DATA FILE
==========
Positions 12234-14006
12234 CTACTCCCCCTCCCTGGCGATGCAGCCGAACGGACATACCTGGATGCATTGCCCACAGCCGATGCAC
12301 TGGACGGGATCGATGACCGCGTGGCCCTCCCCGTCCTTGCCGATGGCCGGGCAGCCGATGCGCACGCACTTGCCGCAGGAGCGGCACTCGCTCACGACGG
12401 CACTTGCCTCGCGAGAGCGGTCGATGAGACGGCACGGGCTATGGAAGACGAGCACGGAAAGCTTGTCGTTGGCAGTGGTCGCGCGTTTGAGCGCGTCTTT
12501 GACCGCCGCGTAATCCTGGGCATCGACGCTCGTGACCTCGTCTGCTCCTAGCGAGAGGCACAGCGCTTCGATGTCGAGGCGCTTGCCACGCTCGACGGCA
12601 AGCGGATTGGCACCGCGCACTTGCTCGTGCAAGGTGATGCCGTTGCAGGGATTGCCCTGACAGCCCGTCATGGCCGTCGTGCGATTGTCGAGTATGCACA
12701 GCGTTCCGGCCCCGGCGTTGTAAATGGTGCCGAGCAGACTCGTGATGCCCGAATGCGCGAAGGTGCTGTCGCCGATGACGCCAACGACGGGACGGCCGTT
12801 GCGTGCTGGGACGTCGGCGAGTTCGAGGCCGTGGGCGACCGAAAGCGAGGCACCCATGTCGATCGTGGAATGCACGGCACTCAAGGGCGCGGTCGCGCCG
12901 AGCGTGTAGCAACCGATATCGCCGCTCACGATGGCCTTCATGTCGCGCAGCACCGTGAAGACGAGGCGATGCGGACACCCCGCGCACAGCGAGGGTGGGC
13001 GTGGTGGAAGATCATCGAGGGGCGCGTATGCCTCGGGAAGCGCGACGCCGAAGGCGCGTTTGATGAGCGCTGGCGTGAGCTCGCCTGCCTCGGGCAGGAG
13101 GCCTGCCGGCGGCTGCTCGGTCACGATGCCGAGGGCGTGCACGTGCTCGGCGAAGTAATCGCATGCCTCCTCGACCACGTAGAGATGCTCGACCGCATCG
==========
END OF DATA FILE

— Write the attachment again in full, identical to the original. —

Positions 12234-14006
12234 CTACTCCCCCTCCCTGGCGATGCAGCCGAACGGACATACCTGGATGCATTGCCCACAGCCGATGCAC
12301 TGGACGGGATCGATGACCGCGTGGCCCTCCCCGTCCTTGCCGATGGCCGGGCAGCCGATGCGCACGCACTTGCCGCAGGAGCGGCACTCGCTCACGACGG
12401 CACTTGCCTCGCGAGAGCGGTCGATGAGACGGCACGGGCTATGGAAGACGAGCACGGAAAGCTTGTCGTTGGCAGTGGTCGCGCGTTTGAGCGCGTCTTT
12501 GACCGCCGCGTAATCCTGGGCATCGACGCTCGTGACCTCGTCTGCTCCTAGCGAGAGGCACAGCGCTTCGATGTCGAGGCGCTTGCCACGCTCGACGGCA
12601 AGCGGATTGGCACCGCGCACTTGCTCGTGCAAGGTGATGCCGTTGCAGGGATTGCCCTGACAGCCCGTCATGGCCGTCGTGCGATTGTCGAGTATGCACA
12701 GCGTTCCGGCCCCGGCGTTGTAAATGGTGCCGAGCAGACTCGTGATGCCCGAATGCGCGAAGGTGCTGTCGCCGATGACGCCAACGACGGGACGGCCGTT
12801 GCGTGCTGGGACGTCGGCGAGTTCGAGGCCGTGGGCGACCGAAAGCGAGGCACCCATGTCGATCGTGGAATGCACGGCACTCAAGGGCGCGGTCGCGCCG
12901 AGCGTGTAGCAACCGATATCGCCGCTCACGATGGCCTTCATGTCGCGCAGCACCGTGAAGACGAGGCGATGCGGACACCCCGCGCACAGCGAGGGTGGGC
13001 GTGGTGGAAGATCATCGAGGGGCGCGTATGCCTCGGGAAGCGCGACGCCGAAGGCGCGTTTGATGAGCGCTGGCGTGAGCTCGCCTGCCTCGGGCAGGAG
13101 GCCTGCCGGCGGCTGCTCGGTCACGATGCCGAGGGCGTGCACGTGCTCGGCGAAGTAATCGCATGCCTCCTCGACCACGTAGAGATGCTCGACCGCATCG